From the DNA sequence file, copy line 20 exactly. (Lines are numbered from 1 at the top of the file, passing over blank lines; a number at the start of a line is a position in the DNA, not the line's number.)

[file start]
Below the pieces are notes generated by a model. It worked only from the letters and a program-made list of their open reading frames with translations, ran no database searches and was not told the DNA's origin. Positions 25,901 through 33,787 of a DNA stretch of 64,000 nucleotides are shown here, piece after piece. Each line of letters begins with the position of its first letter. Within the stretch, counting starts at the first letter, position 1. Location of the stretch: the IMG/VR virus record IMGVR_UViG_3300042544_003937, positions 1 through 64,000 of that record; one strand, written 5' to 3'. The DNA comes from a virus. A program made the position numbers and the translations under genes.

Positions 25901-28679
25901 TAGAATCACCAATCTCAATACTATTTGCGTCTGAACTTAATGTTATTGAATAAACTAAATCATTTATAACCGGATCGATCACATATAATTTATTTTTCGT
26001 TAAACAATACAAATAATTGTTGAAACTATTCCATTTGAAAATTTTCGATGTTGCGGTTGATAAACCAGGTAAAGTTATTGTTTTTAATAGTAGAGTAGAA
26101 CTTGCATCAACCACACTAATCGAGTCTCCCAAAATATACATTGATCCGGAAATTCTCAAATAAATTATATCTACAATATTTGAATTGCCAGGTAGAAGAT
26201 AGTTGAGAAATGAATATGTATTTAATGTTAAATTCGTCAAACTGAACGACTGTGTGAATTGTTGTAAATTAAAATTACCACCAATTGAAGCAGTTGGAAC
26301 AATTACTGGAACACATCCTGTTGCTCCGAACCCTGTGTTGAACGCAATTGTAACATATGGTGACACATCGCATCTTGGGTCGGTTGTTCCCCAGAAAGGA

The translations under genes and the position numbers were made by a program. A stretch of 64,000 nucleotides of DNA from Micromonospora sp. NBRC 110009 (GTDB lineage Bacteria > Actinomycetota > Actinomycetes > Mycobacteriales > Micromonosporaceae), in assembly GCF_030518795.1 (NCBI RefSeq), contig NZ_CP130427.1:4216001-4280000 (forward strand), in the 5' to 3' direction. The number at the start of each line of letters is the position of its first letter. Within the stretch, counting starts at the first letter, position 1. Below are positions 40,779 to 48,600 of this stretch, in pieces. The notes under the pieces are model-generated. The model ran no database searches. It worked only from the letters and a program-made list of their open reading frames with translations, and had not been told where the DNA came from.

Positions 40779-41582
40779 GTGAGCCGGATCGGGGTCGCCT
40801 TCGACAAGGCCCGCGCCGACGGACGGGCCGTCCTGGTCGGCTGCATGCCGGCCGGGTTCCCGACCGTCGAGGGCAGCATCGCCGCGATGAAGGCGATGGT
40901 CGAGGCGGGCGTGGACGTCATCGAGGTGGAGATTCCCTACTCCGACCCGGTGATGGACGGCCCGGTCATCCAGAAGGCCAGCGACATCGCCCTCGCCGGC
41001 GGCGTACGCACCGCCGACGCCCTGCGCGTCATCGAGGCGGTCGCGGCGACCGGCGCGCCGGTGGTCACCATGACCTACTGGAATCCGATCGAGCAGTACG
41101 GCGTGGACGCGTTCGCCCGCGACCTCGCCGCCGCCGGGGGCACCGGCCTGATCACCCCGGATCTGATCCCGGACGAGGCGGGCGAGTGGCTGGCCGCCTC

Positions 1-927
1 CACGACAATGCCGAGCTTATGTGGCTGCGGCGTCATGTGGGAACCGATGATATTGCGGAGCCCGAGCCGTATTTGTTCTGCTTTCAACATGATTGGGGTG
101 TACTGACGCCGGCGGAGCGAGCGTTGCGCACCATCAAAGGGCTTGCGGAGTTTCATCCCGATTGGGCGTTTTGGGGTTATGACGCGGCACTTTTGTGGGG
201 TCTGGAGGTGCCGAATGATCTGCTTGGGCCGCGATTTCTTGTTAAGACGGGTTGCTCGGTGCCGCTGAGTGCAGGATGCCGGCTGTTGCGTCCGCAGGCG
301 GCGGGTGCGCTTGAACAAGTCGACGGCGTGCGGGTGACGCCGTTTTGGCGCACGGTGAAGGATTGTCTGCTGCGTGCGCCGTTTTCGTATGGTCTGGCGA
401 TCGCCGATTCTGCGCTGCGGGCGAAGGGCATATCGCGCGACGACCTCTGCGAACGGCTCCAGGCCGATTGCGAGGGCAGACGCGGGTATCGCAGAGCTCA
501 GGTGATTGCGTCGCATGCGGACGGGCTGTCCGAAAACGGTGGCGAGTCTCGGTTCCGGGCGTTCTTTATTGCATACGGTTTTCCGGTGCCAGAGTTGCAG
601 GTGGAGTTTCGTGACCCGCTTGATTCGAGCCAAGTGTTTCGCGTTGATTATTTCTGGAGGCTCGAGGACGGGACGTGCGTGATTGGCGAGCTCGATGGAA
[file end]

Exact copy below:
401 TCGCCGATTCTGCGCTGCGGGCGAAGGGCATATCGCGCGACGACCTCTGCGAACGGCTCCAGGCCGATTGCGAGGGCAGACGCGGGTATCGCAGAGCTCA